1. Heroes Reborn
While DC got all the press for their recent reboot, Marvel tried it in the 90's with horrible results. The Avengers and the Fantastic Four were sent to another dimension, and we were treated to 12 issues of "meh" at best storytelling.
Marvel farmed out the work on their major titles to Jim Lee, Rob Liefeld and others at Image Comics. It was a "daring" move that they hoped would generate sales. Instead, the 12 issues we have of this storyline through various titles were met with confusion and ridicule in many instances. I mean, when Captain America is stacked more than Power Girl, you should see problems coming.
While they did manage to bring the team back to the "real world" later, they can never fail to admit the idea stunk. The concept might have been good, but their execution left a lot to be desired. You can get the trade paperback editions of their storylines now if you need a good laugh.
2. The X-Men Get a New Title...and a Million Copies of It
Any avid fan of The Uncanny X-Men from the 80's still had some hope as the 90's rolled in. Jim Lee was the top artist out there, and when we were told he'd be taking over a new X-Men title we were thrilled. You were hard-pressed to find a comic book fan who wasn't scrambling to find that coveted first issue of X-Men when it came out, certain we were holding a million-dollar collectible in our hands! What we didn't know was that Marvel was anticipating a sell-out, so they were feverishly printing and reprinting copies of this book.
At first we were proud and excited to say we owned that first issue that was sure to go up in value. Then we noticed comic shops and bookstores were still selling it. Then they couldn't give copies away. Now what could have stood as a landmark collector's item is notorious for being one of the least valuable back issues of the X-Men franchise.
3. Weird Cover Stuff
The 90's were a decade of dazzle for comic book covers. Never mind paper covers...no, the publishers decided what we needed were gimmicks!
We had foil-embossed covers! We had hologram covers! We had more variant covers than you could shake a stick at! We had lenticular covers! We had polybags with and without collectibles!
Some comics came bagged with trading cards! Some covers actually glowed in the dark! A few were die-cut to get them that extra edge! We had gatefold covers that spread out for miles (it seemed)!
Now this is considered a joke of the comic book industry. Whoever was selling holograms to the comic companies in the 90's retired a very rich man.
I have to admit I was right there grabbing holographic copies of Spider-Man comics thinking I was having something special to give to my sons one day. Now they are stuffed in a box somewhere in the attic collecting dust with my copy of X-Men #1. Still, if you were willing to destroy the comic itself to get the hologram off you had a cool collectible sticker.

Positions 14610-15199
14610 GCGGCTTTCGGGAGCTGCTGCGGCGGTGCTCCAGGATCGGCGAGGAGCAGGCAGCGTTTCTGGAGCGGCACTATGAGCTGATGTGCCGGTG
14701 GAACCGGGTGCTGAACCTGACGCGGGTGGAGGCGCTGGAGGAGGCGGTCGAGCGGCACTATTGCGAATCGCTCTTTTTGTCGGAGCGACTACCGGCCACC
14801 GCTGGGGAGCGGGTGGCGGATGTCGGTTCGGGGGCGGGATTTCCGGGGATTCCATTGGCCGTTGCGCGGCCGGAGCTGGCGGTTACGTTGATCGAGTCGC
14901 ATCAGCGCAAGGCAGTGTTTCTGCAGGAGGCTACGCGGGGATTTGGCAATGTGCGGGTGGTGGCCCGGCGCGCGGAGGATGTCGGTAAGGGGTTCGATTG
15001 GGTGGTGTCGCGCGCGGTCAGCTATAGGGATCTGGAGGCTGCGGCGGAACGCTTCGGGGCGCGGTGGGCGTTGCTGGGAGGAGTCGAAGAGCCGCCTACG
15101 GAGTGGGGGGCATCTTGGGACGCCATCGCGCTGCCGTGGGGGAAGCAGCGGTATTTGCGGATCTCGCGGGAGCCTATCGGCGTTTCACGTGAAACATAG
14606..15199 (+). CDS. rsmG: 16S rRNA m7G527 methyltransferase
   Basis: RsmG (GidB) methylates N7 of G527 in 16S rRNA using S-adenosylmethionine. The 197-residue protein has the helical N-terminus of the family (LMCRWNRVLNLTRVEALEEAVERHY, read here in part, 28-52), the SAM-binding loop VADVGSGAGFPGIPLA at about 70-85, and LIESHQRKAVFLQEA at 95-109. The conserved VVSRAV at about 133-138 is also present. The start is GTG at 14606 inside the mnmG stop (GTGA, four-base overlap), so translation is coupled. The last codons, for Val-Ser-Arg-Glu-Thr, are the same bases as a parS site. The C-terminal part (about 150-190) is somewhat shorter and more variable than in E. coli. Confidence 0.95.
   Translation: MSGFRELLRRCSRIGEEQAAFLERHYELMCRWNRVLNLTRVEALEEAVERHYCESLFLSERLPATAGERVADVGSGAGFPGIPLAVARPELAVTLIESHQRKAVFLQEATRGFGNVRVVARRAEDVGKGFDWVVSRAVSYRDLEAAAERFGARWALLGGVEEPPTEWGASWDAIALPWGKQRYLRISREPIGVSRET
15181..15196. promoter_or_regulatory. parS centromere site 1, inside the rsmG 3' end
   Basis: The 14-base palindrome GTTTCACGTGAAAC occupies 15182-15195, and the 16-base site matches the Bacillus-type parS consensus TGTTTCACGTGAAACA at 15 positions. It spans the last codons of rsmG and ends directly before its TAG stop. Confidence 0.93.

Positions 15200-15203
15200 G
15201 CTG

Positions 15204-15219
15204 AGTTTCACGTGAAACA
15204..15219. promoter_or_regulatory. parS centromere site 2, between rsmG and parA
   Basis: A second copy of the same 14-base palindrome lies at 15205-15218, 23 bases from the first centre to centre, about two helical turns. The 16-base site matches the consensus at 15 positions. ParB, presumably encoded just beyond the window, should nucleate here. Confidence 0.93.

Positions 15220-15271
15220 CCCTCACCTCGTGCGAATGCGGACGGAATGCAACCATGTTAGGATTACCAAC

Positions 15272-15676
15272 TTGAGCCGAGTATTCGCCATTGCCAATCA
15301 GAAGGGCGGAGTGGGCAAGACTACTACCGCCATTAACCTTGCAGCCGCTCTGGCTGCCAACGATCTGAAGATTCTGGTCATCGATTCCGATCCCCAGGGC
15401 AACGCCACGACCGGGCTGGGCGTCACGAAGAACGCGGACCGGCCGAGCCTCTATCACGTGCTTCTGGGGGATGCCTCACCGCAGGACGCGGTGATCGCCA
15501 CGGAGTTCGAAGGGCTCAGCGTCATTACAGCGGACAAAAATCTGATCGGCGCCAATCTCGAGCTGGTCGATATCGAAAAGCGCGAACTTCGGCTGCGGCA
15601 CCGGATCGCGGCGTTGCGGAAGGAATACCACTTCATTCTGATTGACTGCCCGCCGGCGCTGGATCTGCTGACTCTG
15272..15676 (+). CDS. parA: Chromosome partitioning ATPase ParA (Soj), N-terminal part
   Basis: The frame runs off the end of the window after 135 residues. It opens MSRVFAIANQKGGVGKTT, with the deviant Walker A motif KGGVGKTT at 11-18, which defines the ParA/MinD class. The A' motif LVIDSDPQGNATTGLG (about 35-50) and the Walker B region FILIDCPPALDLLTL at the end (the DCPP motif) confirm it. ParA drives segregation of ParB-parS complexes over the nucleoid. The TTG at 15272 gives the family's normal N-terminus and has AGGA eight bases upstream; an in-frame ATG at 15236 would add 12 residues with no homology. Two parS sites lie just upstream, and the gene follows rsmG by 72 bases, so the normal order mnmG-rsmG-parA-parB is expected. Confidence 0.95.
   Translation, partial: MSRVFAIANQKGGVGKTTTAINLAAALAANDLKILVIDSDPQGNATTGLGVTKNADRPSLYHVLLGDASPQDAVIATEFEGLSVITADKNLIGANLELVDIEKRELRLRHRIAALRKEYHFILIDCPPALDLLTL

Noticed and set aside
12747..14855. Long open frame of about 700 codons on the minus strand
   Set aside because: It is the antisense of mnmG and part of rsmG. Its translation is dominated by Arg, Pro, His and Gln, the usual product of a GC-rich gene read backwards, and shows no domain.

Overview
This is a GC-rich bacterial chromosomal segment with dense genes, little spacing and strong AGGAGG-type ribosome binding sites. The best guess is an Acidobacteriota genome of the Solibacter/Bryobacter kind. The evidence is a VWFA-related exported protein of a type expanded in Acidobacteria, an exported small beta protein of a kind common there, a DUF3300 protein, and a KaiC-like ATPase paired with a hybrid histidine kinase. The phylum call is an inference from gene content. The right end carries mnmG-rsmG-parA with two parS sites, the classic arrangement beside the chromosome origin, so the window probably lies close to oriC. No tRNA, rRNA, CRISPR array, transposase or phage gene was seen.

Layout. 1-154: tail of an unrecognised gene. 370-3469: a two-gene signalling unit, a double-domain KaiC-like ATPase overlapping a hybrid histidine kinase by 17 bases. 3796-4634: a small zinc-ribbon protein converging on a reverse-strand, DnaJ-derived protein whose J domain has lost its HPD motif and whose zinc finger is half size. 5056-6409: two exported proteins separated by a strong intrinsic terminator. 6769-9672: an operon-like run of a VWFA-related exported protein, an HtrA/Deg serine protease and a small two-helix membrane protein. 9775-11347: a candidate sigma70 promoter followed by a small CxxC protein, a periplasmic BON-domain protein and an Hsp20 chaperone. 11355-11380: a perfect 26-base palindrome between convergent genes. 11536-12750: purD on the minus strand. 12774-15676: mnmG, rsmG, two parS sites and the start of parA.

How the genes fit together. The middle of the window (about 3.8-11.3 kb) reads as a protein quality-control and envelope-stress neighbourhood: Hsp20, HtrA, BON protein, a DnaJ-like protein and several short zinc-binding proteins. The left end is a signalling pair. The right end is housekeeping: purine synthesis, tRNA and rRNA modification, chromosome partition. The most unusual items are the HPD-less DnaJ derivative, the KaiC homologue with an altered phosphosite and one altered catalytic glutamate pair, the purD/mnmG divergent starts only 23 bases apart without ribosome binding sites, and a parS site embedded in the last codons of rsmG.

4. The Clone Saga
Oh baby, if you want to look at a low point in the 90's, look no further than this "turning point" in the life of Peter Parker. This confusing mess of storytelling reigned supreme as the worst Spider-Man storyline of all time until "One More Day" came out ten years later.
What's so sad is that the original story this is based on from the 70's was actually a pretty good story. The Jackal (Professor Warren) created a clone of Gwen Stacy and later Spider-Man himself. Spidey had to fight the clone and disposed of his body later. The story left just a little ambiguity as to whether our Spidey was the real thing or the clone.
Looking back on this, it's easy to see where this could have indeed been a killer project for Marvel. It really did give them a chance to partially reboot Spider-Man while keeping the long-time fans happy by not erasing years of comic reading. Instead, the concept became so convoluted that even the writers themselves were unsure as to where it was going and who particular heroes and villains were. Aunt May was killed off (something I say should have been left alone) but she was subsequently brought back by saying it wasn't really her that died. Gwen Stacy's clone ran away and we never ever saw her again in any storyline. So many possibilities that were tossed aside.
Because of sales, the storyline continued on for far longer than it ever should have. If three clones were selling, why not add hundreds more and create "Maximum Clonage"? Let's bring back dead guys like Kaine and drag this sucker on for another year! Eventually Peter and Ben had to team up to find out who really was the clone, and we ended up with a reveal that Ben was the clone and Peter was real...or was he?
The only really cool thing to come out of the 90's Clone Saga was Ben Reilly's Spider-Man costume. I'm sorry, but whoever designed that one really nailed it as an incredible update to the suit while still paying homage to the original. I wish they'd still left that one around. It did come out in an action figure though, so it's better than nothing.
As I mentioned before, this was the potential for a reboot that could have worked, but they didn't have this mapped out well enough before they started and it soon became a write-as-we-go-along scenario that was doomed. Marvel had no lower Spider-Man point until they came out with "One More Day".
Two years ago they put out a miniseries by some of the original writers who were allowed to redo the saga in six issues with no interference from higher-ups like last time. In those six issues, they managed to put together a good story that would have made the saga (if they'd been allowed to do it right) one of the highlights of the 90's. Though the story feels rushed in some parts (there are several weeks that pass between most issues so the story can progress in a logical sense) it's still a lot better than the original.